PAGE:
The security guards wrapped up with Muirgen and headed back into the lawyer’s office, just as someone in a well-fitted but cheap suit stalked out of the room. Senga watched the man go with curiosity.
“One of Mirabella’s bean-counters,” Silence murmured. “Always thought he was underappreciated. Guess the will hearing justified that.”
“Maybe she threatened his life and reputation too,” Senga responded in the same low term. “Maybe he didn’t appreciate being treated like someone she ‘appreciated’ after all.”
“I’ll note she didn’t do that with her daughters.”
“Neither did she give her daughters diddly. They’re – well. You probably know them better than I do.”
“Ah, but they’re your family. And it’s their mother’s funeral.”
“And they’re on par with Mister cheap suit there,” she added in the same casual, quiet tone. “They don’t get the big things. They’re just not as important as they think they are. Of course, that won’t stop them from killing me,” she added ruefully. “And they’ve wanted to do that for a while.”
“‘Cause you’re more important than them?”
“Ha. Hardly. I’m a glorified errand girl and beat-er-upper. Not exactly high on anyone’ totem pole.”
He looked down at her. Senga tensed, ready for the wise-ass remark. She wasn’t short, but, then again, she was neither tall nor that muscular. “You probably do a good stealth attack, don’t you? People aren’t expecting it, and then there you are, sharp and deadly and under their block.”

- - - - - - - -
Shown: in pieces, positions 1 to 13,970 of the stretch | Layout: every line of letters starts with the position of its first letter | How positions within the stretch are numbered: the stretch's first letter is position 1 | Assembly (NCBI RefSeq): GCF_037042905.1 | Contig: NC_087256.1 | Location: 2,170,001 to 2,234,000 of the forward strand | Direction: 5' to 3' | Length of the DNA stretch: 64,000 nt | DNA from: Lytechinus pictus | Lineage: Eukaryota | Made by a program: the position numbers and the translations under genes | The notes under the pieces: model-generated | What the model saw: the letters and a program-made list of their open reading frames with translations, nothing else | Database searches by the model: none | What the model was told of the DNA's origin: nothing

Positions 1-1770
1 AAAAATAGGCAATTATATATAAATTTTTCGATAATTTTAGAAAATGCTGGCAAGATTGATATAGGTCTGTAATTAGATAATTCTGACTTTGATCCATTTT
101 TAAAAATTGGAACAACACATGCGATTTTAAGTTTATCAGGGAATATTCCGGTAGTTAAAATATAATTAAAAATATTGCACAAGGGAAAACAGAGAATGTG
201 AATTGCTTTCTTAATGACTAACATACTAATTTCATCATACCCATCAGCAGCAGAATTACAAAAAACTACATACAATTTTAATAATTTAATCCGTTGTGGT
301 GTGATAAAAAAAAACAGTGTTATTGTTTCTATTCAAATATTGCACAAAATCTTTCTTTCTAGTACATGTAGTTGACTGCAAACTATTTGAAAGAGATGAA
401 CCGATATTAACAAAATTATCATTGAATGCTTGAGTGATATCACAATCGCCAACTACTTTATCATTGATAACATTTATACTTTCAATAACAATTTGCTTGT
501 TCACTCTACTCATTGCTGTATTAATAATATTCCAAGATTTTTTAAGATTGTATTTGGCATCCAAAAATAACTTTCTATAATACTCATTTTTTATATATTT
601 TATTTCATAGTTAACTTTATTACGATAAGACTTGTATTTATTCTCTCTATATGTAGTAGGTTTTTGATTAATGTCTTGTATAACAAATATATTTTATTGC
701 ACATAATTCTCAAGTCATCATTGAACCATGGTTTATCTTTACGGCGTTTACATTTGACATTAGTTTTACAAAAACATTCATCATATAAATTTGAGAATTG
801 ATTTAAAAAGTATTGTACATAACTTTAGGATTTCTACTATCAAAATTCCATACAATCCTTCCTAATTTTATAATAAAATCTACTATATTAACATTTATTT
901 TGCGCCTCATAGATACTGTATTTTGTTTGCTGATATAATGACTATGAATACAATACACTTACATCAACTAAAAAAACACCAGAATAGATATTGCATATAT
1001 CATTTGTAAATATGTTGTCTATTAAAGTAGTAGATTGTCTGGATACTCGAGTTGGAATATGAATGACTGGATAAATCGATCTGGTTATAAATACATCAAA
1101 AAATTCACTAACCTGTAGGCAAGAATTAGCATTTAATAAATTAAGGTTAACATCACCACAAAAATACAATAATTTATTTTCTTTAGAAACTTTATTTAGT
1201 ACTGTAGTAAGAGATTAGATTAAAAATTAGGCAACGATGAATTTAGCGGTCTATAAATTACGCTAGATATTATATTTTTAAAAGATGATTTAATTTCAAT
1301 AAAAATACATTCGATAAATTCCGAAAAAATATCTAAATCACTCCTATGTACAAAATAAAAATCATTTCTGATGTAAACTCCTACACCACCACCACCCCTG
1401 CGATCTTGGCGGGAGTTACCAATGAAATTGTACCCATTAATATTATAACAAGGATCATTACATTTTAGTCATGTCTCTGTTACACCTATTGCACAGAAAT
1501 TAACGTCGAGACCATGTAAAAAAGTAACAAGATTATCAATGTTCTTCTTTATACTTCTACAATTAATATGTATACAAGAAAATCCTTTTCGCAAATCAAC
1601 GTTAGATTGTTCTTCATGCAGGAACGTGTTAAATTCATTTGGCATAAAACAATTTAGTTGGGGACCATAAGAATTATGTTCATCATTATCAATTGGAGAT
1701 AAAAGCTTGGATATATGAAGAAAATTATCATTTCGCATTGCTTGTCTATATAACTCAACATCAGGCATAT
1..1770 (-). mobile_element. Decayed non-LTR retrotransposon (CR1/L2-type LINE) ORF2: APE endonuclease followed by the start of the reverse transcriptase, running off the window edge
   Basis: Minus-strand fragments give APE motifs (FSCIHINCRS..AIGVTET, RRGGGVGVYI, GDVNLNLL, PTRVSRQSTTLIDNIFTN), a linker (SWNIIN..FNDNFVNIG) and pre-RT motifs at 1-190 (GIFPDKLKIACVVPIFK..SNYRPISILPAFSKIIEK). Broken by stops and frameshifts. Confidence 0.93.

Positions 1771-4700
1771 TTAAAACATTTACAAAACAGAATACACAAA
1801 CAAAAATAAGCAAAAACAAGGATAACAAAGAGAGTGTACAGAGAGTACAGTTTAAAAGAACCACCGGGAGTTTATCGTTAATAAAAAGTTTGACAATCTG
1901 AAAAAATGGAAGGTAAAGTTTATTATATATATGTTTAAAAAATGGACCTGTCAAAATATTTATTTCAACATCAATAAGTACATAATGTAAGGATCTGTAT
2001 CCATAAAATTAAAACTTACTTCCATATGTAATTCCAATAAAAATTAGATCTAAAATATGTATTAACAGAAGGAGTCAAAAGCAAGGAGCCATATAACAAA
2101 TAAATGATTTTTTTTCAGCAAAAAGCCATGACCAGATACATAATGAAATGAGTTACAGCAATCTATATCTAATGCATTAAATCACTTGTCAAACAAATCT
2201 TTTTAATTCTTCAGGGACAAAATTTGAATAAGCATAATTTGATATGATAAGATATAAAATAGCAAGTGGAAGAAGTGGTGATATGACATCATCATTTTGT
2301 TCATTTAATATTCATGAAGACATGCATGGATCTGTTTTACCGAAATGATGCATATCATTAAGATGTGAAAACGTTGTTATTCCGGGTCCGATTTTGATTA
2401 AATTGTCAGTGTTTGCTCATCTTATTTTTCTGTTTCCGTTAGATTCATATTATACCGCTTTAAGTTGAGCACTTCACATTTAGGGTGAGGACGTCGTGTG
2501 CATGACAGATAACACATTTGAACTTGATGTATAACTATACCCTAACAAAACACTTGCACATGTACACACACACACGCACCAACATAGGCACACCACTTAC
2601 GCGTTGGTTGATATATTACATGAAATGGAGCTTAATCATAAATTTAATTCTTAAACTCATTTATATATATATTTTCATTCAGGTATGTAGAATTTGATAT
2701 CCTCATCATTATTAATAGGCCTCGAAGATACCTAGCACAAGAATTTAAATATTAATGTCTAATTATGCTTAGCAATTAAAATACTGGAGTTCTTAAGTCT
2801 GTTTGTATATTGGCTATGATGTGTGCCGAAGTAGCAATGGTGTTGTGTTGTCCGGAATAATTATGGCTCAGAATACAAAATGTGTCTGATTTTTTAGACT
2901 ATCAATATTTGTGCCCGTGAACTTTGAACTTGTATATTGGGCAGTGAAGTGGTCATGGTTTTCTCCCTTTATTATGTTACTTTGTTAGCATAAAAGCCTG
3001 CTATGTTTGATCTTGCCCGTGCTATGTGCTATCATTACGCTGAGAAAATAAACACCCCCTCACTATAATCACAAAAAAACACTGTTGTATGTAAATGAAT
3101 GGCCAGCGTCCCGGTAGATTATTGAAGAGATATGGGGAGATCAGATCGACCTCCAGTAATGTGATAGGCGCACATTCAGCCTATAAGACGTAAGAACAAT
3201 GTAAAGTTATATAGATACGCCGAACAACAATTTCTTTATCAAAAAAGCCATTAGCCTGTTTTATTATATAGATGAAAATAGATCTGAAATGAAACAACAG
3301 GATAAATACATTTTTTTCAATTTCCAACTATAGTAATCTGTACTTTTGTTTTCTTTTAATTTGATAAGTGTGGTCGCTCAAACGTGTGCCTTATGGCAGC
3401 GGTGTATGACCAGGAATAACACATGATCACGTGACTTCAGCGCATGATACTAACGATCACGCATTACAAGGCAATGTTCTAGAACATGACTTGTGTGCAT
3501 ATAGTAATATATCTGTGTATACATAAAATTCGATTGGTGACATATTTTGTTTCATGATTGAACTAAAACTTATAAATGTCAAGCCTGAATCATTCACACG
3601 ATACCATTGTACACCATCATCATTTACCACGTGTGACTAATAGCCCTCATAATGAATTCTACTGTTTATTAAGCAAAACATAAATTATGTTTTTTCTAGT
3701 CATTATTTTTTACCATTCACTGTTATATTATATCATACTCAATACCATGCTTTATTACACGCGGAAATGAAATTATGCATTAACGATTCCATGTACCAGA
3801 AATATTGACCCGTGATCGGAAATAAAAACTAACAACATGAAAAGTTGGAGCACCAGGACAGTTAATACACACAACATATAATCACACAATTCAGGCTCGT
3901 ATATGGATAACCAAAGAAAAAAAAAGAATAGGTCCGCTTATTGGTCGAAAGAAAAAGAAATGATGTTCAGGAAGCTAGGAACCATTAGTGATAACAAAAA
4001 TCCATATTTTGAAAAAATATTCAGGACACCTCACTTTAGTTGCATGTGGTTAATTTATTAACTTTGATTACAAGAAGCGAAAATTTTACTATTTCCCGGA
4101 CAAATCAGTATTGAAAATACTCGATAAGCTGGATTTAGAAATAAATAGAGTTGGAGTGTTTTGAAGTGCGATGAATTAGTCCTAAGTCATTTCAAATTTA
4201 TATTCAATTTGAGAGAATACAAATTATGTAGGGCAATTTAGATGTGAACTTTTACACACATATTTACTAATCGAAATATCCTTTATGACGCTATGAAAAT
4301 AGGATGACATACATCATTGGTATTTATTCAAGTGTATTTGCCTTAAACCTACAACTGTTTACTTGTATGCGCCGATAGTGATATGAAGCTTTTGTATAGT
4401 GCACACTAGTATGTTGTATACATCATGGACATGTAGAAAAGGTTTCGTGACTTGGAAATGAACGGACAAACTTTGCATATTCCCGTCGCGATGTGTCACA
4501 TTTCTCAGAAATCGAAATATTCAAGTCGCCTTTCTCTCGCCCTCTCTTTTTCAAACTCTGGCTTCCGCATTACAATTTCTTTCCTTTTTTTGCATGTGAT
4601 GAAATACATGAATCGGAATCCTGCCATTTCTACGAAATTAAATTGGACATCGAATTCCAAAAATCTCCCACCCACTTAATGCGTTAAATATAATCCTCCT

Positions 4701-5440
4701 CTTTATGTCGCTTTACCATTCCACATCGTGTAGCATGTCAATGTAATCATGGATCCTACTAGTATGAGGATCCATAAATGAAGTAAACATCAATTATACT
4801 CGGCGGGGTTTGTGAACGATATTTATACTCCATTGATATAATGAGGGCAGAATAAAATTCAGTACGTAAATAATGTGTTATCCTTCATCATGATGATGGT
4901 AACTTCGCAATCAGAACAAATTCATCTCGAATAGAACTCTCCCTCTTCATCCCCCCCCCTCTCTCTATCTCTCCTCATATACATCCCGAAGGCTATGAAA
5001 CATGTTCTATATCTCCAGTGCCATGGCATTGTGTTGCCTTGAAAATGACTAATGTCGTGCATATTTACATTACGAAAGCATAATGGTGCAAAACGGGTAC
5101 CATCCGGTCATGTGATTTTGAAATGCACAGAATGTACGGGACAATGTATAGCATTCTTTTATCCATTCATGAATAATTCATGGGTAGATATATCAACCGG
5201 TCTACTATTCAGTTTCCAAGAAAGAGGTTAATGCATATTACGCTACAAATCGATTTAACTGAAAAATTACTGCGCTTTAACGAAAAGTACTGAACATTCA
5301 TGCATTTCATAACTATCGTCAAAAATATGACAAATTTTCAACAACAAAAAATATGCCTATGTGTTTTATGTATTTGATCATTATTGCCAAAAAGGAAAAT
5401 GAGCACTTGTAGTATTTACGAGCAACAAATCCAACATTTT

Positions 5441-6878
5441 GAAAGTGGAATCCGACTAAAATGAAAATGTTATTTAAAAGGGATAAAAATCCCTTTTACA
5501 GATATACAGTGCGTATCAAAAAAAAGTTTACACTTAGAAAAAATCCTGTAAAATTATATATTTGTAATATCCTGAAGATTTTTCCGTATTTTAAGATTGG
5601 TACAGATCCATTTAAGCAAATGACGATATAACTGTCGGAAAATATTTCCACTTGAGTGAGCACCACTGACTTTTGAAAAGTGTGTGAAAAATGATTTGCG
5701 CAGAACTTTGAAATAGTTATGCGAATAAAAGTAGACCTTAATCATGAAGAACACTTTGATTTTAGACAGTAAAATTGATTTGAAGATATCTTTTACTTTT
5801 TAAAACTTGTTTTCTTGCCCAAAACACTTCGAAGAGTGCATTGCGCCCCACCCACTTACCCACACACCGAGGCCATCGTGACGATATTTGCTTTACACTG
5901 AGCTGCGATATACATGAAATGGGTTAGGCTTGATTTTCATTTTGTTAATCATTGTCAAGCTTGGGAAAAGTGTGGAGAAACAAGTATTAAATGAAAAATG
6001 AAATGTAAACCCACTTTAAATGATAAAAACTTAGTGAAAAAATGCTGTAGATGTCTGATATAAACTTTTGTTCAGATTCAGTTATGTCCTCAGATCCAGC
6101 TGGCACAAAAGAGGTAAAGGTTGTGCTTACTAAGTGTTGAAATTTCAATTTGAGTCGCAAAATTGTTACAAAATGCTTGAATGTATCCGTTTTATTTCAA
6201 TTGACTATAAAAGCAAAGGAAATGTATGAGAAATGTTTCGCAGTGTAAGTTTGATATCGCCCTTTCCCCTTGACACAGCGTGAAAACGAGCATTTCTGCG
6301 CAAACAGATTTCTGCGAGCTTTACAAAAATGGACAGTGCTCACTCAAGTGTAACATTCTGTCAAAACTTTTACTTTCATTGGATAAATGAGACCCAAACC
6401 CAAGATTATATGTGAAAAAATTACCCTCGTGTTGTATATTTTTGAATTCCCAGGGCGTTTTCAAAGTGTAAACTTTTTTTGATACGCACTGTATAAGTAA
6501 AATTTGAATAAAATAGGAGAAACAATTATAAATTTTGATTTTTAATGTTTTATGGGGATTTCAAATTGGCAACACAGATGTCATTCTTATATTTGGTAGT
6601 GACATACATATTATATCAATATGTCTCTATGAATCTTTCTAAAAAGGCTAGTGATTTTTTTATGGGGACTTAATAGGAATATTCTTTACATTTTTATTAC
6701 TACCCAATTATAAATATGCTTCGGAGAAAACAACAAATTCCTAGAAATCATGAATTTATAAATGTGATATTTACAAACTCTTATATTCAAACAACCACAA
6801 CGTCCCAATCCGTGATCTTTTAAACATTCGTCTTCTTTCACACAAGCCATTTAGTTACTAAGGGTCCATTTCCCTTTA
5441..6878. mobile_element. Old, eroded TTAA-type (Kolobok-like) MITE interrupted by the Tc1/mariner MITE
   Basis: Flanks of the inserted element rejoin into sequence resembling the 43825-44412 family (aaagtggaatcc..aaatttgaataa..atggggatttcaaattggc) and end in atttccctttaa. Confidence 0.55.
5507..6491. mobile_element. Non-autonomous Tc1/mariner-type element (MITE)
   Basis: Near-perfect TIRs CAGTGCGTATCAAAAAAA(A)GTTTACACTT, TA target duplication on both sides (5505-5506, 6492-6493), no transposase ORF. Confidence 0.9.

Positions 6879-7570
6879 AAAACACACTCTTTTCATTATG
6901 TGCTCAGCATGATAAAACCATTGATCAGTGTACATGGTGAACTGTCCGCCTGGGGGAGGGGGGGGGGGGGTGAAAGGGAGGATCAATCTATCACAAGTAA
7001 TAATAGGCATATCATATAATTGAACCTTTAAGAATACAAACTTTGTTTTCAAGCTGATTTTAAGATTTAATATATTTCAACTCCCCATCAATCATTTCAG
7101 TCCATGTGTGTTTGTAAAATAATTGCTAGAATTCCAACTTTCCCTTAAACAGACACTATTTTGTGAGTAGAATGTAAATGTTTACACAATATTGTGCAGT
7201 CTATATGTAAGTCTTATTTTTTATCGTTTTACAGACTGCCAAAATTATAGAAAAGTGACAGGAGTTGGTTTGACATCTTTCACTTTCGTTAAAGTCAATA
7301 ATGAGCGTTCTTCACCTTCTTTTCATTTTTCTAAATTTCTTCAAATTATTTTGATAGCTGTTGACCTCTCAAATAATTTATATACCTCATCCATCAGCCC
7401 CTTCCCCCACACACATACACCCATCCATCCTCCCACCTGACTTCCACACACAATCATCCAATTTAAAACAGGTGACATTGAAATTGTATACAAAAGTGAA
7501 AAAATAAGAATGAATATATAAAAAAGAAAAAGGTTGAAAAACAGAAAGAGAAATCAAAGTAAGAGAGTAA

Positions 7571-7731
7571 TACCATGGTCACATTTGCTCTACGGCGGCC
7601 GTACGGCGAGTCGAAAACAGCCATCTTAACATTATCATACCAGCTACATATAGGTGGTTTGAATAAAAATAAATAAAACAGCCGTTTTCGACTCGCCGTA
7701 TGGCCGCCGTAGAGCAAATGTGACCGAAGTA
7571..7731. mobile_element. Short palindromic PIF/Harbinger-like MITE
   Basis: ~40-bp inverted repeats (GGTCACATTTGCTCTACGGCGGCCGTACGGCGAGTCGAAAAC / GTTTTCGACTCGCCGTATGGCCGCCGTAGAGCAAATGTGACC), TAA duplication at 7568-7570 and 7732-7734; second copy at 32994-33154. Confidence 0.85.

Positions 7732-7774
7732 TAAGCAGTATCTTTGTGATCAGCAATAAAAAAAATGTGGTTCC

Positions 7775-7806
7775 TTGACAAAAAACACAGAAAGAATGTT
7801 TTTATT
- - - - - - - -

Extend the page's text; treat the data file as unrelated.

She raised her eyebrows at him. That was the quickest assessment of her skills she’d gotten since she’d been in training.
He smirked back in return. “Don’t tell me. It wouldn’t do to give away secrets you might need. But old fa – farts, the smart ones, they know that it’s not just brutes like me that have the power. Besides, I’m really good at knowing where metal is.” The last was barely a whisper.
“That’s a useful skill.” One she might actually have a lot of use for, in addition to those times when his looming growly intimidation might come in handy for the team – never mind that they’d specifically avoided hiring a thug because they could do this themselves, damnit; it wasn’t like she was choosing to hire him.
His smile looked tired. “Ah, and so it begins. You may be the white sheep, but you’re a member of your family through and through.”
She wanted to take offense. She was offended. But she lifted her eyebrows and grinned at him, because he’d meant for her to be offended, and she had no time for that bullshit. “Of course I am. Daughter of Aonghus, himself the son of Sláine, who was Mirabella’s sister and, let’s be honest, her better, until they were murdered. I’m more my family than they are, and if they’ve been setting the tone for so long, now, that’s my fault as much as theirs.” She raised her chin and let her smile edge from happy to challenge.
He looked down at her and twitched his own eyebrows. “But you’re not the one she left the ledgers to.”
“Of course not.” She winked at him. “I’m not the one she left the ledgers to.” There was more than one reason for Clause Seven, even if Mirabella had been the only one who knew that.
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